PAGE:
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Complete coverage of North Carolina Tar Heels Campus Connections.

‘Service to the state’ theme threads through University Day

An assistant county manager in Cumberland County whose efforts to stem the opioid crisis had stalled. A student who needed an affordable ride home for fall break. The mayor of a coastal town threatened by climate change and rising sea levels. They all came to UNC's birthday celebration to talk about the life-changing help provided by the University. (UNC.edu)

UNC Students Carry on Volunteer Legacy with DEAH DAY

UNC students and other members of the campus community gathered last weekend to do some good across the community and remember the life of a former student known for volunteering and helping others. The annual day of service began after Deah Barakat, his wife Yusor Abu-Salha and her sister Razan Abu-Salha were murdered in Chapel Hill. (Chapelboro.com)

UNC Athletics Makes Mental Health A Priority

From the moment she began providing performance enhancement and psychological services to UNC student-athletes in 2014 until now, Dr. Jeni Shannon, the director of the Carolina Athletics Mental Health and Performance Psychology Program, has noticed how people across the country and at UNC are becoming more open about mental health. (GoHeels.com)

Chansky’s Notebook: ‘BlueDevilicious’

The Athletic exposé on UNC smells in so many ways. You may have read the story produced by The Athletic website, which took its first foray into hard-core investigative journalism — and it failed miserably. Nobody involved in this story has a fraction of the expertise UNC Interim Chancellor Dr. Kevin Guskiewicz has built as a brain trauma expert. (Chapelboro.com)

225 years of Carolina architecture

The well-worn, 1986 copy of John Allcott’s seminal book on UNC architecture was so popular that UNC Visitors Center staff had to practically hide it and keep it chained to a desk. It’s the only book devoted exclusively to the architecture of the nation’s first public university. The Chapel Hill Historical Society decided to do something about the short supply. (UNC.edu)

Blue fire trucks connect UNC to the Town

It was UNC's homecoming game in 1996. was the football coach, and the Tar Heels were 2-0. Before the team took the field to defeat Georgia Tech, fans and Chapel Hill residents were treated to a surprise that would change the community. It was at this game, Sept. 21, 1996, that the first Carolina blue fire truck was introduced to Chapel Hill. (Daily Tar Heel)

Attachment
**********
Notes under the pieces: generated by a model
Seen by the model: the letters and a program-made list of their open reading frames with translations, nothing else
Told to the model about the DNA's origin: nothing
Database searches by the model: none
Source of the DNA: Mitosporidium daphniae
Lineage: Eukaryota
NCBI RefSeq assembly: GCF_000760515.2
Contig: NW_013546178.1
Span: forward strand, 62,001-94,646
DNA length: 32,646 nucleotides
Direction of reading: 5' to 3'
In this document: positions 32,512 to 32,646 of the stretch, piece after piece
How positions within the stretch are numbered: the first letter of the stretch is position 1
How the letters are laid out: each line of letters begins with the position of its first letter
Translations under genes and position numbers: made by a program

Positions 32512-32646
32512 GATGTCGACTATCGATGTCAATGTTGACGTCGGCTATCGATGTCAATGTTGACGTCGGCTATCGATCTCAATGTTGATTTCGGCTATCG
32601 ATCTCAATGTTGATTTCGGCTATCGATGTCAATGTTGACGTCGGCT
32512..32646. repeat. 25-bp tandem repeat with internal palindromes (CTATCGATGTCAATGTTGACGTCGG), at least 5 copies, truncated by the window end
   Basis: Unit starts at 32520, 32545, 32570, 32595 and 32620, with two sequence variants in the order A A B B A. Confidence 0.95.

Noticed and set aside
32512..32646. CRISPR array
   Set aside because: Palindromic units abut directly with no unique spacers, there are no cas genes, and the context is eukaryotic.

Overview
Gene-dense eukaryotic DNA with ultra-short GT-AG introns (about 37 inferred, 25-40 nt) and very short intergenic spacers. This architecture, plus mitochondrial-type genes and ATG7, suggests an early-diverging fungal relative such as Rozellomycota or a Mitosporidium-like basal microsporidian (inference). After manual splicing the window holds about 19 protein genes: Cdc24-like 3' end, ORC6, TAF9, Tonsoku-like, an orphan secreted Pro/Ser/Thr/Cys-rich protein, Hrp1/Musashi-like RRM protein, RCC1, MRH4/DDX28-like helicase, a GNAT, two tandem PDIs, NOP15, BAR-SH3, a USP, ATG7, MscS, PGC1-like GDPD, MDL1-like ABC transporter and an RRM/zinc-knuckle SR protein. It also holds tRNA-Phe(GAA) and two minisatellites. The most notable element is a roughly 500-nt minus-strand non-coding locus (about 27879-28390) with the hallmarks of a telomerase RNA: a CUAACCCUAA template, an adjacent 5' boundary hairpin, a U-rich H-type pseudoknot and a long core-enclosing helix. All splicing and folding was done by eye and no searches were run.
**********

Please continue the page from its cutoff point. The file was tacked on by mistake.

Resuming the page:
Even Though Television Is Everything In Sports, There Once Was Marty Brennaman

The Marty Party spent Thursday rocking the airways, along with everywhere else, from Great American Ball Park in Cincinnati to the farthest corner of Reds country to the soul of the baseball universe to those who just are into radio, sentimentality or all of the above. , the voice of the Cincinnati Reds for 46 of his 77 years, just retired. (Forbes)

Morehead Planetarium wins multi-year $2.86 million grant for new exhibits, programs

As Morehead Planetarium and Science Center undergoes a major renovation and expansion, it's also celebrating a big infusion of money that will help it build new exhibits for visitors and participants in its traveling programs. Morehead recently won a five-year $2.86 million grant, one of the biggest it's ever received, from the National Science Foundation. (WRAL.com)

UNC’s Morehead-Cain Foundation Receives $10 Million Gift

The Morehead-Cain Foundation received its largest ever single donation from an alumnus in September. The $10 million gift from an anonymous donor will help the foundation keep providing scholarships to more UNC students for years to come. The gift did not come with any conditions or requests to alter the scholarship program in any way. (Chapelboro.com)

Reunion in Chapel Hill

My story in Chapel Hill began in the fall of 1989, when I moved into the Morrison dormitory on the southern UNC campus. For a country boy born and raised in Wilkes County, it was an eye-opening experience. The first friendships I formed at Carolina were, naturally, with the fellow freshmen who lived with me in our eight-man suite at Morrison. (Wilkes Journal-Patriot)
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